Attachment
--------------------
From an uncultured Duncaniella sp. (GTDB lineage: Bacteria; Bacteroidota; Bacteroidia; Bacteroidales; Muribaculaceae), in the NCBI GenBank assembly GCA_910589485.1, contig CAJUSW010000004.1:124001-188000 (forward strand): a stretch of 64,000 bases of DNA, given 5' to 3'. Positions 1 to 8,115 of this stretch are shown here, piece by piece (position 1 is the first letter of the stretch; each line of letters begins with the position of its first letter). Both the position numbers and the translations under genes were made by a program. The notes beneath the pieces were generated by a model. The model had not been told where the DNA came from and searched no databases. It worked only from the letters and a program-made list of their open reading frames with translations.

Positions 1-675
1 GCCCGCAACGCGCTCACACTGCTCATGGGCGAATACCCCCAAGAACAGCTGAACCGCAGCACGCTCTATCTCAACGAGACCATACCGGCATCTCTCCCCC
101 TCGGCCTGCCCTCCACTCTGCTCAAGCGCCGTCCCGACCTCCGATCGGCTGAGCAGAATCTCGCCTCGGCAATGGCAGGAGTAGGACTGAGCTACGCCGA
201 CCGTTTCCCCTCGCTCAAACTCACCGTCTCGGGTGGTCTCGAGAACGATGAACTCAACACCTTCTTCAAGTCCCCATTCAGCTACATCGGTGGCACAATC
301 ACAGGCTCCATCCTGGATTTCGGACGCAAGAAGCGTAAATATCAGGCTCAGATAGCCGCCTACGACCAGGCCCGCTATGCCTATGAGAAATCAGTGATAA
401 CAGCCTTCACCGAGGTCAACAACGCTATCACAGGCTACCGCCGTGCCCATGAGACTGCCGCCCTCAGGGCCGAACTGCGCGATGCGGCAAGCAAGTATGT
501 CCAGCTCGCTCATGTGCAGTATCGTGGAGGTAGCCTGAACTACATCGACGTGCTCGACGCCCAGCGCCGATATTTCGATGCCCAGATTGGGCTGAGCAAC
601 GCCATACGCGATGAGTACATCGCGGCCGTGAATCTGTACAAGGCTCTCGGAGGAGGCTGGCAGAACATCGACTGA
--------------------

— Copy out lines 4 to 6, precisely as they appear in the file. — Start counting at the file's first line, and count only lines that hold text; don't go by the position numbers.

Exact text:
101 TCGGCCTGCCCTCCACTCTGCTCAAGCGCCGTCCCGACCTCCGATCGGCTGAGCAGAATCTCGCCTCGGCAATGGCAGGAGTAGGACTGAGCTACGCCGA
201 CCGTTTCCCCTCGCTCAAACTCACCGTCTCGGGTGGTCTCGAGAACGATGAACTCAACACCTTCTTCAAGTCCCCATTCAGCTACATCGGTGGCACAATC
301 ACAGGCTCCATCCTGGATTTCGGACGCAAGAAGCGTAAATATCAGGCTCAGATAGCCGCCTACGACCAGGCCCGCTATGCCTATGAGAAATCAGTGATAA